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Should creationism be taught in schools?
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Darwin’s theory of evolution is a scientific law and should be taught in schools

As Darwin disproves creationism, it should not be taught in schools.
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The Argument

The theory of evolution by natural selection, first formulated in Darwin's book "On the Origin of Species" in 1859, is the process by which organisms change over time as a result of changes in heritable physical or behavioural traits. Changes that allow an organism to better adapt to its environment will help it survive and have more offspring. Evolution by natural selection is one of the best substantiated theories in the history of science, supported by evidence from a wide variety of scientific disciplines, including paleontology, geology, genetics and developmental biology.[1] Complexity is a constant theme in attacks on evolution: how can the random processes of evolution lead to a complex organ such as an eye? Random mutation on its own cannot achieve this. But the simple beauty of evolution is that while random mutation is a core component, it is useless without the creative power of natural selection, or as Darwin preferred to call it, differential survival. If a mutation gives you a characteristic that makes it less likely you will die and more likely to survive to reproduce, then through your offspring the frequency of that mutation will spread in the population.[2]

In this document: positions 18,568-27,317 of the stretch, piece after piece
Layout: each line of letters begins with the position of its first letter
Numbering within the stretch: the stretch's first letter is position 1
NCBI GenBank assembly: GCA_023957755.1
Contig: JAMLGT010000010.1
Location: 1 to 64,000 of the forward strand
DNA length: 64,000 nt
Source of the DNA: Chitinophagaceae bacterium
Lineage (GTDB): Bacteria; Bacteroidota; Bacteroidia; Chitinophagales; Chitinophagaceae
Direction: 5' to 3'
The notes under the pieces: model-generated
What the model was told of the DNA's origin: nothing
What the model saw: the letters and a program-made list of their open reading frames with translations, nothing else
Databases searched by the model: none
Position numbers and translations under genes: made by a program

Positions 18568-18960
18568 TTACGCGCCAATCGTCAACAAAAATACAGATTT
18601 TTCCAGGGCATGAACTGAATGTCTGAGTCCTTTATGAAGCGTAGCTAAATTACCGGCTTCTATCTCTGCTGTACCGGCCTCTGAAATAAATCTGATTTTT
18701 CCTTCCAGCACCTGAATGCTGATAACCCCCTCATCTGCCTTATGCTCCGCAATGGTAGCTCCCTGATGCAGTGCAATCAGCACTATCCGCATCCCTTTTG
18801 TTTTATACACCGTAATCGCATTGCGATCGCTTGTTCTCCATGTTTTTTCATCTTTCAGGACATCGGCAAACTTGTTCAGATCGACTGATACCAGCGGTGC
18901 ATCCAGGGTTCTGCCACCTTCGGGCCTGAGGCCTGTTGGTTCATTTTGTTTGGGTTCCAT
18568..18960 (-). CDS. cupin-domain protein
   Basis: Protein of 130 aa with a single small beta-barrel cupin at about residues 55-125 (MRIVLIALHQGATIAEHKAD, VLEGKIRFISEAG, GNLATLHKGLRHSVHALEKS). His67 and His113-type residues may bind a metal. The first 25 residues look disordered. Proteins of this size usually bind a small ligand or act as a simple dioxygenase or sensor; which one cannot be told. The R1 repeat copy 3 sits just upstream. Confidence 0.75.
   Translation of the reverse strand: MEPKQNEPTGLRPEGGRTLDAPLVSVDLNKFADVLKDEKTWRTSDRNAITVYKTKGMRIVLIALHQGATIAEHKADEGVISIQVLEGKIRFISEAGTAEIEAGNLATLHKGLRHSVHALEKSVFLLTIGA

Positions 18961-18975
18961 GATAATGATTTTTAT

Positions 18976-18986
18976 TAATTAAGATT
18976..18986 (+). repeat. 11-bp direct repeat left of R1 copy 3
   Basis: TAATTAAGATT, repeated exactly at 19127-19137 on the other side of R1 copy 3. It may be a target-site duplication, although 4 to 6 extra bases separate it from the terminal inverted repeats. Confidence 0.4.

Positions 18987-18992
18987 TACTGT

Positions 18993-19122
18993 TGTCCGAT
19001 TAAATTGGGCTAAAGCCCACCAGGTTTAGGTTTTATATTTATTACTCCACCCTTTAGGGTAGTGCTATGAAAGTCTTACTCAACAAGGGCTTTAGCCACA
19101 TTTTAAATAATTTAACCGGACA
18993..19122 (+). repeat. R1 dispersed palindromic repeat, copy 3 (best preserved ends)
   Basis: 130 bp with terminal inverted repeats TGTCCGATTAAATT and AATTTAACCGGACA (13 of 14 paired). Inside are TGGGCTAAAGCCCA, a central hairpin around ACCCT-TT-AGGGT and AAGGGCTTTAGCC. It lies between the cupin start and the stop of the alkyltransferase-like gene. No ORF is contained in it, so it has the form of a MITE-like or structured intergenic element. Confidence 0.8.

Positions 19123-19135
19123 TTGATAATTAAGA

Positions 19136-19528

Counter arguments

Twentieth century Flood geology has sought to correct this error. Nevertheless, the stratigraphic extent of the Genesis Flood Event remains a major enigma and point of controversy among Flood geologists.[3]


[P1] The scientific principles of evolution disprove creationism. [P2] Something proven to be untrue should not be taught in schools.

Rejecting the premises

[Rejecting P1] Intelligent Design is also a scientific theory.


This page was last edited on Thursday, 1 Oct 2020 at 07:33 UTC

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